Man Overboard procedure
NOTE: The circumstances in which a ‘man overboard’ may occur are varied. It is
most likely when crew are moving into/out of or around the boat. The sea and wind
conditions will determine the actual method of approach and recovery.
- Alert the whole crew with the shout ‘man overboard’. Skipper takes charge.
- Someone to continually watch person in water and (if not the cox) provide
directions by arm signals and shouted distance.
- Radio shore with message ‘. . . this is (boat name). Have man overboard,
- Get back to the casualty as quickly as possible and, if safer to do so, manoeuvre
boat to approach casualty from downwind. Rowers at Bow and No2 maintain the boat
head to wind/sea while other crew bring casualty to midships and carry out the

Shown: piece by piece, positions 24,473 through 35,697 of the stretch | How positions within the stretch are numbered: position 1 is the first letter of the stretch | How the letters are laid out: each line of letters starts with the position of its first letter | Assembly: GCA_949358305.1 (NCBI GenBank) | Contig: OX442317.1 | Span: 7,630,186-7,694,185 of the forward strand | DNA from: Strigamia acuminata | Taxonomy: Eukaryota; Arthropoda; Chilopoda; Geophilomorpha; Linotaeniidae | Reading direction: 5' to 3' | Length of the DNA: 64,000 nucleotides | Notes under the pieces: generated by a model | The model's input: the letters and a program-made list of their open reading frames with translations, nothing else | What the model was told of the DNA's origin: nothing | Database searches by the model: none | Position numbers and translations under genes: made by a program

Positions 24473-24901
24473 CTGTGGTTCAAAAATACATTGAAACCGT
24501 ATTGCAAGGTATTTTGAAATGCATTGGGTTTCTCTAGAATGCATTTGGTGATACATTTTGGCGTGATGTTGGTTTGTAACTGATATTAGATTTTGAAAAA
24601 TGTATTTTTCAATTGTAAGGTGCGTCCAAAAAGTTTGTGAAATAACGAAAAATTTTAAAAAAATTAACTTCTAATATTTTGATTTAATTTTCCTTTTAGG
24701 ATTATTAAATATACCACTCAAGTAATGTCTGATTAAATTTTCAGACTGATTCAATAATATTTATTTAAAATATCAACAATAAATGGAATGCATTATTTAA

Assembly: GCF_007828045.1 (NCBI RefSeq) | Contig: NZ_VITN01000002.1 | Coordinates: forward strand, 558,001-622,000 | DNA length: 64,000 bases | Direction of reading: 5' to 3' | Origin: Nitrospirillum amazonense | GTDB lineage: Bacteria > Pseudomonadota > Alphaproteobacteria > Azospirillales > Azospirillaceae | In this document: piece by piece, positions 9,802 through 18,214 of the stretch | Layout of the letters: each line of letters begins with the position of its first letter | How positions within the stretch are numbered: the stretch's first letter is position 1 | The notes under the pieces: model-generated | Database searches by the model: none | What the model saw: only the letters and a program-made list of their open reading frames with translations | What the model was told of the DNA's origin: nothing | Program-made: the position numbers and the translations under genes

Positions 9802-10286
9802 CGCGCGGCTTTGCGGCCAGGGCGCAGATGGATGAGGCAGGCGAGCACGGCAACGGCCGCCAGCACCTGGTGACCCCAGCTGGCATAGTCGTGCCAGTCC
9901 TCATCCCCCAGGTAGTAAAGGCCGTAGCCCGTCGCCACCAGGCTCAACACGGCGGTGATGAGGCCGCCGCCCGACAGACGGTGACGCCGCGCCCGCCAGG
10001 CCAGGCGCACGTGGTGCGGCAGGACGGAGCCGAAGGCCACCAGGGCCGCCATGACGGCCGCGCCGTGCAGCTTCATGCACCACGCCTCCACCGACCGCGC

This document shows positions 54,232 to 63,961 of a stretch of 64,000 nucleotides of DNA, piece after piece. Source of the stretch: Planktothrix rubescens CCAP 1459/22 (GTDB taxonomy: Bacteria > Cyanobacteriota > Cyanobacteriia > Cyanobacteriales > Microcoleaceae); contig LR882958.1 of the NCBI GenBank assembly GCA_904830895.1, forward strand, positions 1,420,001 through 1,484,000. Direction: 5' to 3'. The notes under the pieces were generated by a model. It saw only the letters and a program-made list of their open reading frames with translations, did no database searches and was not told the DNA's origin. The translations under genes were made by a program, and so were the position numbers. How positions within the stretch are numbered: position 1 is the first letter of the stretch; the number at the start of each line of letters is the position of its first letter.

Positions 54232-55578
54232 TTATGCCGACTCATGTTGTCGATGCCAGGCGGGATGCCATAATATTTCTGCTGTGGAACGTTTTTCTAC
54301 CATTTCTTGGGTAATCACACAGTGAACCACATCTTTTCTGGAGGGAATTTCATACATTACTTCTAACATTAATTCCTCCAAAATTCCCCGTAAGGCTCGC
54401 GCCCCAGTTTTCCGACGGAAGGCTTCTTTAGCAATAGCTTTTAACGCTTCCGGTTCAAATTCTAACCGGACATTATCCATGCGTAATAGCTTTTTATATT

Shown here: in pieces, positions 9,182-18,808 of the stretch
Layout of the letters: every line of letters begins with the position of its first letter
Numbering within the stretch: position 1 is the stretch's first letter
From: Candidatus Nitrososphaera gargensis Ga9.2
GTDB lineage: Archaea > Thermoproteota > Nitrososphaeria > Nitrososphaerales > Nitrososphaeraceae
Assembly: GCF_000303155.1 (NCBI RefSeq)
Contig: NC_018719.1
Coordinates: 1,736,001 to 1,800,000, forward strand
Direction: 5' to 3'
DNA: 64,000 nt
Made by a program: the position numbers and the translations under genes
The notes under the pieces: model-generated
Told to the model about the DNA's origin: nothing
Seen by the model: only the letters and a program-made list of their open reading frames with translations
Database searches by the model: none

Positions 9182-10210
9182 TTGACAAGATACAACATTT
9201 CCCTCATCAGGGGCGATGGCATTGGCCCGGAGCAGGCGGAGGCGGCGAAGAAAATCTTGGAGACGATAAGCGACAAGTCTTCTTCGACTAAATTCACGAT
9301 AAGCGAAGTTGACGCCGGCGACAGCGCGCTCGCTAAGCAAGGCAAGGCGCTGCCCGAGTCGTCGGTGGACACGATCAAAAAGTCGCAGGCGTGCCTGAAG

- Inflate casualty’s lifejacket, if not already inflated. Do not rely on the casualty being
able to hold onto the boat or do anything to assist.
- Either: lower the leeward gunnel using crew weight to balance the boat and roll the
casualty aboard or bring their legs over the gunnel and pull casualty’s arms to bring
them aboard (avoiding letting their head go underwater). ( Note: in a heavy sea/gusty
wind, this exposes the hull with a risk of capsize.
- Or: (with lifejacket inflated) use the lifting strop and the buoyancy of the lifejacket, to
‘bounce’ them onto the gunnel with their back to you.
- If it is not possible, or not safe to recover the casualty, make sure they are secured to
- Radio for assistance or update the shore on progress.
- Casualty should be assessed for injury, degree of shock, or hypothermia and kept
warm and out of the wind.
- Decide on the quickest way to get casualty ashore and if an ambulance is required.
Actions in bold are essential.
QRC Training 003. 22.11.18